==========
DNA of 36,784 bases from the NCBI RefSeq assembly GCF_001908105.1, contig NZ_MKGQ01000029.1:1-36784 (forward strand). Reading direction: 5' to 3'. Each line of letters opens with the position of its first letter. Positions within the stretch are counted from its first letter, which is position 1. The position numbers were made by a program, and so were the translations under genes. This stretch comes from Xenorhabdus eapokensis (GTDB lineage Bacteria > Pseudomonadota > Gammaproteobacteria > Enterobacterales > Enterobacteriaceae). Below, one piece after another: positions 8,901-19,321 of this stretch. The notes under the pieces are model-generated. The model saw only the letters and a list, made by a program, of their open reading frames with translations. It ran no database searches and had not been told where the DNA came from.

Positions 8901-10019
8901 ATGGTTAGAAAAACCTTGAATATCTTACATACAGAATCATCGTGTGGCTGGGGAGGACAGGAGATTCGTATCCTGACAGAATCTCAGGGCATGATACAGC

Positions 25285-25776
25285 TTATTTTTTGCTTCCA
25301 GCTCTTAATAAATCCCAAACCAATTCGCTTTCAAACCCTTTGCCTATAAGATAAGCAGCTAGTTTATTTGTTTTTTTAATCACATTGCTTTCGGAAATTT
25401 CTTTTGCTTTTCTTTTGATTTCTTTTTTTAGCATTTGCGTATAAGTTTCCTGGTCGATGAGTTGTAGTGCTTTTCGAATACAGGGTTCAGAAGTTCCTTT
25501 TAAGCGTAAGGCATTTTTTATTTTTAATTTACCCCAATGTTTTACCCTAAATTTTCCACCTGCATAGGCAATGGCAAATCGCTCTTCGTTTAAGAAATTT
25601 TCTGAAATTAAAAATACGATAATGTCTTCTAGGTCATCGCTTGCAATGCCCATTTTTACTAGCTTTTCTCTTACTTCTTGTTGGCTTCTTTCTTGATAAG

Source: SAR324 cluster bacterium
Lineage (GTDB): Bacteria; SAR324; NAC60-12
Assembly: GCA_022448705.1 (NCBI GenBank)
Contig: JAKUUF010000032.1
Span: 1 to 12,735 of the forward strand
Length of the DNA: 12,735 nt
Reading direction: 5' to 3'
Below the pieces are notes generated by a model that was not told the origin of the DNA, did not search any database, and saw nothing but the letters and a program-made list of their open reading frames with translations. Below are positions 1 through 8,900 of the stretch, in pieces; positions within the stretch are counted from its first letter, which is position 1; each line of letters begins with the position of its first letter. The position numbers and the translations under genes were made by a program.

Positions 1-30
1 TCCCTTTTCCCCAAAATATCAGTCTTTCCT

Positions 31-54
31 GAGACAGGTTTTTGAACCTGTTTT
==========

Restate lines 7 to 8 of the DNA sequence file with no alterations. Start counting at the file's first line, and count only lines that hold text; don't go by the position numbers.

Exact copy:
25401 CTTTTGCTTTTCTTTTGATTTCTTTTTTTAGCATTTGCGTATAAGTTTCCTGGTCGATGAGTTGTAGTGCTTTTCGAATACAGGGTTCAGAAGTTCCTTT
25501 TAAGCGTAAGGCATTTTTTATTTTTAATTTACCCCAATGTTTTACCCTAAATTTTCCACCTGCATAGGCAATGGCAAATCGCTCTTCGTTTAAGAAATTT